Remove some minerals from atomic list in MMDR Act: Beach miners
By PTI | 22 Nov, 2015, 12.11PM IST
NEW DELH: Beach sand mineral (BSM) industry has sought the exclusion of some minerals from the atomic minerals list in the MMDR Act, saying the move will help create jobs and lead to big forex earnings.
It said that excluding ilmenite, rutile, leucoxene and zircon, used in ceramics and hi-tech applications, from atomic minerals list of the Mines and Minerals (Development & Regulation) Act, 2015 will create about 5 lakh jobs and around USD 1.8 billion in foreign exchange earnings .
“They are not used in atomic energy production and the Department of Atomic Energy (DAE) de-listed them from the list of prescribed substances with effect from January 1, 2007. But they have not been de-listed from the MMDR Act,” VV Minerals Managing Director S Vaikundarajan told PTI.
“Hence, we met Mines Secretary Balvinder Kumar recently to request to him to remove ilmenite, rutile, leucoxene and zircon from the list of atomic minerals in the MMDR Act,” he added.
“Such a step has the potential to direct and indirect employment for 5 lakh people and forex earnings to the tune of USD 1.8 billion in the four states of Tamil Nadu, Kerala, Andhra Pradesh, Odisha and Gujarat,” Vaikundarajan.
Another issue that the industry raised was that of Monazite, which contains 0.35 per cent of Uranium and 6-10 per cent of Thorium.
“We urged the government to allow BSM producers to process Monazite, with essential control exercised by the DEA and the Atomic Energy Regulatory Board. The industry can give the Uranium and Thorium to the government and sell the rare earths, which will generate employment and forex,” he said.
Monazite, a mineral of Thorium and Rare Earth Element (REE) is the only commercial source of Rare Earths in the country at present.
Atomic Minerals Directorate for Exploration and Research (AMDER), part of DAE carries out exploration, establishment and development of atomic minerals in the country, including Monazite.
Indian Rare Earths, a PSU controlled by DAE, processes Monazite at its Rare Earths Division in Kerala. IREL has been processing Monazite to produce Rare Earths compounds, but in 2004 this was stopped due to lack of market, as materials became available at a much lower cost.
Atomic Energy Regulatory Board (AERB) vide its letter No. AERB/ITSD/RTI/2008/9104 dated 19.09.2008 informed that “Naturally occurring beach sands along the Southern Coast contain the Radioactive Monazite. Epidemiological studies on the cancer incidence rate carried out in these areas indicate no cases of health problems, cancer or kidney failure in these area which can be attributed to the background radiation levels”.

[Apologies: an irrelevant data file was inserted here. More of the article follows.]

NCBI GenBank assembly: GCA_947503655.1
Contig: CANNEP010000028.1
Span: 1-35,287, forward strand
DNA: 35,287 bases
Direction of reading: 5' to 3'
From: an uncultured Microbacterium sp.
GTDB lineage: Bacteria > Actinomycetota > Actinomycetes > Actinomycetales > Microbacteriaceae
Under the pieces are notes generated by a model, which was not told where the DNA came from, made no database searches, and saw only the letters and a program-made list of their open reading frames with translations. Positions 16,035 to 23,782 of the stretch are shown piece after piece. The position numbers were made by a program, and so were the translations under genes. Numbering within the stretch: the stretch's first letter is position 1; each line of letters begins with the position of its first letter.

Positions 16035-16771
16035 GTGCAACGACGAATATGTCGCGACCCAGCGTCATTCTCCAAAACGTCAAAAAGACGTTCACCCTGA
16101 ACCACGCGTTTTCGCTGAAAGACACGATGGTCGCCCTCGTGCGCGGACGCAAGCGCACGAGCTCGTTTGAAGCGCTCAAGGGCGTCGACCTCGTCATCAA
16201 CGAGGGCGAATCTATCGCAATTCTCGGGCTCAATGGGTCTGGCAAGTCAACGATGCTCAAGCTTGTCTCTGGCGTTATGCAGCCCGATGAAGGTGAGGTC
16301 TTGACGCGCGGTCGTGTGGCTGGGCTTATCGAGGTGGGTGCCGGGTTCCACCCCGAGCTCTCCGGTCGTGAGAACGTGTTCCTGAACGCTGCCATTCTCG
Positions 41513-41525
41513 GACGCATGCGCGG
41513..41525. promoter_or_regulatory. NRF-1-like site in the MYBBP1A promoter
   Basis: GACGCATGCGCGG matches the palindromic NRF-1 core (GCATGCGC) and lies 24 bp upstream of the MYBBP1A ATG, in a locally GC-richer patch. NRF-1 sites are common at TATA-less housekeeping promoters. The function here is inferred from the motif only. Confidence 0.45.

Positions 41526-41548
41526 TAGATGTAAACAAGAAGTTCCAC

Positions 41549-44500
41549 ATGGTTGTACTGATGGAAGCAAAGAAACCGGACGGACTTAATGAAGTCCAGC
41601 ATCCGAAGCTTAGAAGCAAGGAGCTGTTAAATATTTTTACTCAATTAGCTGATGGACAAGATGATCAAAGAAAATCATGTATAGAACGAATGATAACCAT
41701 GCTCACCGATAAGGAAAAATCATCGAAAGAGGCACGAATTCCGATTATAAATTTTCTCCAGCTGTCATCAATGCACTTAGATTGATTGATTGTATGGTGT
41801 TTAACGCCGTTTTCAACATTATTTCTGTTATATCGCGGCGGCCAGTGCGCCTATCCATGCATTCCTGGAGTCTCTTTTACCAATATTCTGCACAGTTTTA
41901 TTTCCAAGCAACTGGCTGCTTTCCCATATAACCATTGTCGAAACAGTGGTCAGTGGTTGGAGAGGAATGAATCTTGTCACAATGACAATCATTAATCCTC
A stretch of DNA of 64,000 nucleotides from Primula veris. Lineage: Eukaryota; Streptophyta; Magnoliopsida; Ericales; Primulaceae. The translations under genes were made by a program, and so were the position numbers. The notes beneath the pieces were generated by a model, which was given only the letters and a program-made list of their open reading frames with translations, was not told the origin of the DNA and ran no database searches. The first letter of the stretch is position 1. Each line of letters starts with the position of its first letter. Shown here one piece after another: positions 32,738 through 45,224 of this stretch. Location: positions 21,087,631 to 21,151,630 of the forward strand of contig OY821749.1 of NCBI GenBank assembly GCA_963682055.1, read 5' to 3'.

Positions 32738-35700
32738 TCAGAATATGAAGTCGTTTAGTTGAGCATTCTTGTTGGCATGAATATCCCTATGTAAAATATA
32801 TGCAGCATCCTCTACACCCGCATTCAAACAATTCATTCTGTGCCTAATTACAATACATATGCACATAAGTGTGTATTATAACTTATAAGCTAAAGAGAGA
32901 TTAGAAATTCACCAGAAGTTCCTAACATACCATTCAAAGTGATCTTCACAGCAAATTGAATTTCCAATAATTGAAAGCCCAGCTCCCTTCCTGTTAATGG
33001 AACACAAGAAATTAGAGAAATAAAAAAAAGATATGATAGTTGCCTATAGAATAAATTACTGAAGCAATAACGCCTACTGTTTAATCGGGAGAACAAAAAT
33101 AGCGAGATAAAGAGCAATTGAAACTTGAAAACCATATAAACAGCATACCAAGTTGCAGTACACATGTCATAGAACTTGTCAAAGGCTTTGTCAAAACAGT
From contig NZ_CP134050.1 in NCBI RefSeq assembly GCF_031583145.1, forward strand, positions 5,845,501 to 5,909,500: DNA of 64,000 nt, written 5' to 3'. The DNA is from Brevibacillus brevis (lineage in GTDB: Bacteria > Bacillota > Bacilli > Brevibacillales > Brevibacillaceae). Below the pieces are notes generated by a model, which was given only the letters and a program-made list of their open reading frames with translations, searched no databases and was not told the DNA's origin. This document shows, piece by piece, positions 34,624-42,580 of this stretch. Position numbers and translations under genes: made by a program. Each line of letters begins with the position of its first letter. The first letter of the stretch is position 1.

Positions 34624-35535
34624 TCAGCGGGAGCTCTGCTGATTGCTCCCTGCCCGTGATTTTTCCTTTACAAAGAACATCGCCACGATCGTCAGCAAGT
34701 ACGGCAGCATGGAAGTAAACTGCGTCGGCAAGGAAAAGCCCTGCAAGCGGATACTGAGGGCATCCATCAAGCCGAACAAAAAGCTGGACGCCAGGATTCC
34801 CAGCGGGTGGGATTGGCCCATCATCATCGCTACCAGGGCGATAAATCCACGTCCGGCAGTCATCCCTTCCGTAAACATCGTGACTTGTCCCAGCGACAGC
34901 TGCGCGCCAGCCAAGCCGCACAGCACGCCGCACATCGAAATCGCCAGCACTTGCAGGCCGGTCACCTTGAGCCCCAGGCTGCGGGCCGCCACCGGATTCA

They have further replied that “Monazite mineral by itself cannot be used as fuel in a Nuclear Reactor”.
For one More question AERB replied that “Epidemiological studies carried out in the Naturally high background radiation areas indicate no cases of cancer or any other abnormalities that can be attributed to the background radiation levels”.
This will establish that the allegation made against Rare Mineral Sand Industry is not true.
Over half a dozen downstream companies will be impacted by the Tamil Nadu Government’s decision to halt mineral sand mining pending an enquiry into allegations of illegal exploitation of the resource.
According to the Mineral Welfare Association representing the industry workers, the ban on mining of beach sand in Tuticorin and Tirunelveli announced by the State Government on September 17 also affects the livelihood of 30,000 families and logistics operations in the Tuticorin Port.
The beach sand is a source of ilmenite and rutile – raw materials for making titanium and titanium dioxide – and garnet used in high-end abrasives. Industrial activity relating to sand blasting, ceramics, paint, cosmetics and welding will be affected by the ban on beach sand mining, according to the association.
Seven industrial units – DCW Ltd, Kilburn Chemicals, Kolmak Chemicals Ltd, Cochin Minerals and Rutile Ltd, Thiruvancore Titanium, Kerala Minerals and Metals Ltd and Bala Murugan Chemicals – are dependent on the raw materials, the Association said.
In a representation to the State Government it urged mining to be allowed while investigations continue. If there are irregularities, the companies may then be penalised.
Another option would be to carry out the inspection in one district at a time while allowing others to operate.
Over 1,500 trucks are used for transporting the ore. The operations of the logistics services providers will also be hit by the month-long ban, the association said.
According to the Association, there are over 20 mining companies and lease holders involved in mineral sand mining over an area of 2,300 acres they own and 590 acres of Government land taken on lease. Even the licensed activities have been affected by the ban.
The industry is a strongly regulated one with every truck load of ore needing a permit before it can be moved.
(This article was published on September 22, 2013)